It is not easy finding a space to write as I share a small house with three other people who, rightfully, vie for a fair potion of my attention. Sure, I can go out to a café and I do, but when I am away for work or book promotion for so many hours of the week, sometimes I want to sit in my own house, and drink coffee out of my own mug.
Last week I took advantage of an Office Depot sale and bought a real desk. It is compact, but sits nicely in the kitchen looking outside to a concrete cube of a garden that my wife has softened up with plants and wind chimes.
Stephen King wrote Carrie in the laundry room, a typewriter (yes I wrote that correctly) on his lap. So who am I to complain? I’m not. I am actually sitting at the desk now, Detox AM tea in a cup, Genesis blasting from my woofer (also from Office Depot – 10 bucks, but hey Genesis always sound good). The family has given me an hour to sit here and the sun is reflecting off the metallic green and red wind chime.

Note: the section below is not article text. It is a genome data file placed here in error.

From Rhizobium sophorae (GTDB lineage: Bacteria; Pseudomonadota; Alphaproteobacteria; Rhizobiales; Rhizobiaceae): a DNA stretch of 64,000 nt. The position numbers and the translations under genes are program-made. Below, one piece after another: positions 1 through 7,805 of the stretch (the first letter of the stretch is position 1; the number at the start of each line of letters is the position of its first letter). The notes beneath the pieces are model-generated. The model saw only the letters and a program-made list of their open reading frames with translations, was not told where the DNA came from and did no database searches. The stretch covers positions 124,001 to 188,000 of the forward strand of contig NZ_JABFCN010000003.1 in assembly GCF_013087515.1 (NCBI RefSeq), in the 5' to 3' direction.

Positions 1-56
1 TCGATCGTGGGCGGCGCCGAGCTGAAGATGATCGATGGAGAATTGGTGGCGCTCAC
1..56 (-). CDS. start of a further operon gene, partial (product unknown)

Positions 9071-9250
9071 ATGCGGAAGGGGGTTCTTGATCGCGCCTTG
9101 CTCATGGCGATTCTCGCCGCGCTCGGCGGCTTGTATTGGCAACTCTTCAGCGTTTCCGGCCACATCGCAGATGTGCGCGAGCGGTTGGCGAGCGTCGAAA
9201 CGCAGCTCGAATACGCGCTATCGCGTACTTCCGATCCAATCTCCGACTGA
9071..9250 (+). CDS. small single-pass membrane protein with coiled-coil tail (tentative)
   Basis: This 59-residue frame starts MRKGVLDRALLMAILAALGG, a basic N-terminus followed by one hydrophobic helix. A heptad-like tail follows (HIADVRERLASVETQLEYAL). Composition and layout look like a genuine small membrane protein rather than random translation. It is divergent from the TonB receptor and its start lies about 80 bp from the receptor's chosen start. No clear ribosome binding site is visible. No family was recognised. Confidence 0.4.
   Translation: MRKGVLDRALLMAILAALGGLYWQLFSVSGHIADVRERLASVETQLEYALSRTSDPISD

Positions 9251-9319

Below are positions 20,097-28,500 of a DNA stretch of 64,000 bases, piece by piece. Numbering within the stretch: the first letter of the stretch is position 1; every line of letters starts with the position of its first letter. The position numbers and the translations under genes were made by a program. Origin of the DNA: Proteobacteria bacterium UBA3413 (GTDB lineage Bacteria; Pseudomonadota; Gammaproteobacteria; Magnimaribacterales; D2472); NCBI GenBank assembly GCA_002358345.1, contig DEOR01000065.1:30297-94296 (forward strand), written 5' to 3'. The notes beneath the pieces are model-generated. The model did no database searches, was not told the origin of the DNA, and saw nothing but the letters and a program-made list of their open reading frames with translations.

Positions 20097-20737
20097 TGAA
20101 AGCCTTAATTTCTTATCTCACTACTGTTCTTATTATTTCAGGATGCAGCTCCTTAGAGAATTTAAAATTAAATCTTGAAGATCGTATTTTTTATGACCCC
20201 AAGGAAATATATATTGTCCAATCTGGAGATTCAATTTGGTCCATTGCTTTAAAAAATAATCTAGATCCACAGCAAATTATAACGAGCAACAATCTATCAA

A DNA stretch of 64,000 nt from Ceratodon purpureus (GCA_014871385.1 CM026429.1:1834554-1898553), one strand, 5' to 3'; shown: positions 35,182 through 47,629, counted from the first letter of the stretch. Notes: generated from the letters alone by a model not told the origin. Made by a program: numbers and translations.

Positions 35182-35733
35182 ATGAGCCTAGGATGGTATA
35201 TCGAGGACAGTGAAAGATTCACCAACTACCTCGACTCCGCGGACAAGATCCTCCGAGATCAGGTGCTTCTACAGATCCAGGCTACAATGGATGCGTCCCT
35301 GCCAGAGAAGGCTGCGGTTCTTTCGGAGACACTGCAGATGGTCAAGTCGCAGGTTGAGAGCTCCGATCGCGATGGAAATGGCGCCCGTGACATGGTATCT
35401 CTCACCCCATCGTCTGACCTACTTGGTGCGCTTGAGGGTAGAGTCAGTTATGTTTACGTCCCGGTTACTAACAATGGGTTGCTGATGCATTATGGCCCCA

But a place of your own to write is important. It is sacred space with a boundary defined by your craft of writing. It needs to exist: it demands respect.
Now I know you can find this sacred space anywhere because the key component is within. Starbucks and headphones can do it. I have written some solid passages in a busy airport lounge or on the BART train during rush hour.
But I do think we need that space somewhere, defined. It is part of our character as a writer: it really doesn’t need much. Above my head are my writing books. To their left is a small magnetic notice board with my writing goals for the month and some inspiration. Photos of the family are displayed, not staid portraits, rather scenes that make me smile. There is a modest, comfortable chair to sit on and I am ready to go.
Now, to quote the Genesis song: It’s time to Turn It On Again.